Matthew Watt aka Killawatt drops his debut LP on the UK's Osiris Music. Gnarly, psychedelic techno is the name of the game here, and there's a whopping twelve tracks up for grabs. Blending everything from UK bass to dubstep and even drone, Killawatt's particular brand of four-to-the-floor is both singular and caters to just about anyone whose into menacing beats and abstract sonics. We're particularly into the choppy beats on "Spinal Swarm" and the outsider techno rhythm that is "Excessive Hyperbole". This album is absolutely brimming with quality and singularity. More from Mr.Watt, please!
Centrum is Parisian producer Bambounou's second artist album on Modeselektor's label and it shows two distinct sides to his musical palette. The album begins with haunting, glitchy tracks like "Composer" and "Fire Woman", before Bambounou moves into melodic, bleep-heavy sounds courtesy of "Excluding Natalia" and "SAC". Unexpectedly, the listener is shaken out of this stupor with "Each Other", a tough, hammering rhythm, "Oez", which is less direct but also revolves around a grainy, dense rhythm track and the glitchy techno of "At The Mirror". Just in case the listener is left in any doubt about Bambounou's musical duality, the album ends with the humming bass and tough percussion of "I Ride".
The Jealous God label returns and it's a Gallic affair as Lyon-based hardware mangler In Aeternam Vale offers up a trio of productions that demonstrate how under rated a producer Laurent Prot is. You will probably know In Aeternam Vale from the various archival releases issued by Minimal Wave over the past few years, but the music contained on this clear dark blue 12" is of a more recent vintage. It's also superb, with lead track "V8" one of Prot's trademark extended productions that expertly builds up a gripping sense of hissing, brooding atmosphere - the usage of delay as the final third approaches is just immense. On the flip, both "62,54hz" and "808TS" are worthy of Sandwell District in their pomp.
Bleak, post-apocalyptic designs: Dutch freshman Ebbo's debut EP is a dark, distinctive document that refuses to lay its crooked, angular hat in any one genre. Fusing the trappist physicality of fellow countrymen Yellow Claw and the yearning, star-gazing otherworldliness of fellow native Zes, it's the soundtrack to the bleakest end-of-days movie you've yet to see. Highlights include the choral spine and arpeggiated suit of shivering armour "No Amount" and the Endtroducing-style plucks and fragments of "Pian888". A genuinely unique entrance, Ebbo makes a very strong case for radar-lockage right here.
50 releases in under four years is no mean feat, so a round of applause to Unknown to the Unknown who surpass the landmark with a new record from Legowelt. The superbly named Immensity Of Cosmic Space arrives hot on the heels of Legowelt's fine Vaporware Tracks record for Creme and sees the Dutchman exploring the realm of rave era breakbeat techno. Of course what makes Danny Wolfers work as Legowelt so distinctive his mastery of star gazing melodies and hearing them fused with recycled drum breaks on the title track and the Amen filled "Lumeria2" is a real delight.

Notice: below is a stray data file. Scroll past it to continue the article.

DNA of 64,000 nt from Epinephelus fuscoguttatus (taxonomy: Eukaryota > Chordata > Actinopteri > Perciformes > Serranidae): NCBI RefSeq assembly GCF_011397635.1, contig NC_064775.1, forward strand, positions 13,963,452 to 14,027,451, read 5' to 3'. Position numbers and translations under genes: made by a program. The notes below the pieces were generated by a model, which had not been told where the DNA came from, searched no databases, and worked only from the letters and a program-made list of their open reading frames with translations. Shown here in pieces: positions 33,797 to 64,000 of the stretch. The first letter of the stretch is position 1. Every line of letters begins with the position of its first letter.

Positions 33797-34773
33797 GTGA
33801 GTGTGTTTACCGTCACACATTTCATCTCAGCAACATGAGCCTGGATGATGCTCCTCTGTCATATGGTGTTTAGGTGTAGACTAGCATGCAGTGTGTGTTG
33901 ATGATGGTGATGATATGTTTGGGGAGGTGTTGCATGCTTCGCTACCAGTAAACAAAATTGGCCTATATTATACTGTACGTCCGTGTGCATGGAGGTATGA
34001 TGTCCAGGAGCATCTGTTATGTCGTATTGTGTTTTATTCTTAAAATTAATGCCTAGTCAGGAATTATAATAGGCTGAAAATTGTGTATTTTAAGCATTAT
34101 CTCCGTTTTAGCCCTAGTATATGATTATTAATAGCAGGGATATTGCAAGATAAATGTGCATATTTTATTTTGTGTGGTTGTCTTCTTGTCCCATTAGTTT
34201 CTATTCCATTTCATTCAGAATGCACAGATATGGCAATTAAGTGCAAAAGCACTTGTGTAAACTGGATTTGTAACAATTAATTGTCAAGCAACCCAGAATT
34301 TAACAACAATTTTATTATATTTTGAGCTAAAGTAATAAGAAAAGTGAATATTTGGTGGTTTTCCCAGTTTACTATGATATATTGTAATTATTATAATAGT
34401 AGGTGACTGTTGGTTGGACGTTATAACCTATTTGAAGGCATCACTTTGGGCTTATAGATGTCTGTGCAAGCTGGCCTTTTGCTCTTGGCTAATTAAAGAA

This second Arrangements in Monochrome Ep in a strange hardcore techno kind of way is a lot more delicate than its forbearer. These subtleties are best heard in this record's less visceral tracks like the deep Italian brand of bassline rhythms experienced in "Second Wash", to "Lenine", a track which could easily find its way to the record collection of Paul Purgas, and "The Incoherent", a production reminiscent of Milton Bradley's earlier works. They are, however, off set by pounding productions found in the under water Mike Parker modulations of "Arrangement In Monochrome II" and the dirty thumps of a Mike Dehnert sounding "Entartung".
Touchin' Bass secure quite the coup here by signing up German sound experimentalist Arovane to the label with an intriguing two-track release of fluttering noise and broken beats. There's some serious Mr Oizo/Ed Banger vibes going on in "Aarlenpeers" through its grungy, French-sounding polka synths which are made to sound all the more industrial when threaded through a kraftwerk of frenetic rhythms and syncopated beats that bring Aphex Twin to mind. "II_Eth" is even more far flung bringing together a sound that blends the metallic cadence of Lotic with the white hot electronics of Raster-Noton. Seriously cool music.
Experimental veteran Jean Patrice Remillard adds to his ever-extending repertoire of long-players with this complex exercise in minimal mesmerism. Playing with the concept of repetition and repurpose, sounds and motifs are carried through the entire narrative through infinite processes and subversions. From the endless tunnel drone and white noise mischief of "Wabano" to the jittering, glass shard elements of "Poplar", the DNA is most definitely techno, but the mindset is light years away from the dance. Best destined for late night headphone adventures, Pheek's commitment to sound design and arrangement abstractions will leave you with more questions than answers.
Forged from a transatlantic exchange of sounds, pastoral house maverick Bnjmn and wayfaring noise wielder Best Available Technology have spent the past few years piecing together this album for Astro:Dynamics. Forming a logical middle ground between the two artists respective styles, De/Re-Constructions glides between atmospheric textural studies and plaintive, crackling leftfield house with ease. There's spinnable material available in the shape of "Tred", but this is largely a headphones affair to get lost in, from the cyclical twitterings of "Wired" to tense industrial reduction "Rift". It rarely stays in one place and yet never feels disjointed, which is impressive given the distinct minds at work on this unique project.